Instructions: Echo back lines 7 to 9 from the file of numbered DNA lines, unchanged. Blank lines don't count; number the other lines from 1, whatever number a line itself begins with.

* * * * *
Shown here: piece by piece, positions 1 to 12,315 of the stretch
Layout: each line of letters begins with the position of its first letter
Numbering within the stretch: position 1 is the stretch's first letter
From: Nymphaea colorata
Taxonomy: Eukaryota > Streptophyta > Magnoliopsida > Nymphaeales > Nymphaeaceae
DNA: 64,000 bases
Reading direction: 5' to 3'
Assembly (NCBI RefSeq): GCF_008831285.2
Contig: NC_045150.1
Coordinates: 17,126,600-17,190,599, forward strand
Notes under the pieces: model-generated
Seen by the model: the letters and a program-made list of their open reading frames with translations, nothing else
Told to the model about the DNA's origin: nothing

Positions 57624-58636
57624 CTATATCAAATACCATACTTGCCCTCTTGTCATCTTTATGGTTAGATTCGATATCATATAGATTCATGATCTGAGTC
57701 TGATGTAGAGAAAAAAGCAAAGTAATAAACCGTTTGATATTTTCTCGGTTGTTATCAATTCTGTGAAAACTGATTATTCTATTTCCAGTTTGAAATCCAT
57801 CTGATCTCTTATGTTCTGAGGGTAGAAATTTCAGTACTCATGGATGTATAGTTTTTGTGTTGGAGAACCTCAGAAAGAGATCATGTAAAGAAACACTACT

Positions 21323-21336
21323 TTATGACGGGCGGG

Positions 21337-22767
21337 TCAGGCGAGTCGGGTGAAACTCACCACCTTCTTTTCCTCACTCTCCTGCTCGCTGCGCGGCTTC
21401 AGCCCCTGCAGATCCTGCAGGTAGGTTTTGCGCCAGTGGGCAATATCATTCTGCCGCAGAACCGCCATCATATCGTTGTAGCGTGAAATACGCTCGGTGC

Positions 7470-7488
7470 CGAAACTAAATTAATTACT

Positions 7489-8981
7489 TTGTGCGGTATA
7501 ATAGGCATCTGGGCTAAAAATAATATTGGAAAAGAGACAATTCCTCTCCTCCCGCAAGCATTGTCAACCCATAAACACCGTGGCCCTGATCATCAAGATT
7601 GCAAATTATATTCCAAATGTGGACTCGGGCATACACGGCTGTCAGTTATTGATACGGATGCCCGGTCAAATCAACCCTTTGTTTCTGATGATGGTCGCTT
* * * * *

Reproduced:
Reading direction: 5' to 3'
Assembly (NCBI RefSeq): GCF_008831285.2
Contig: NC_045150.1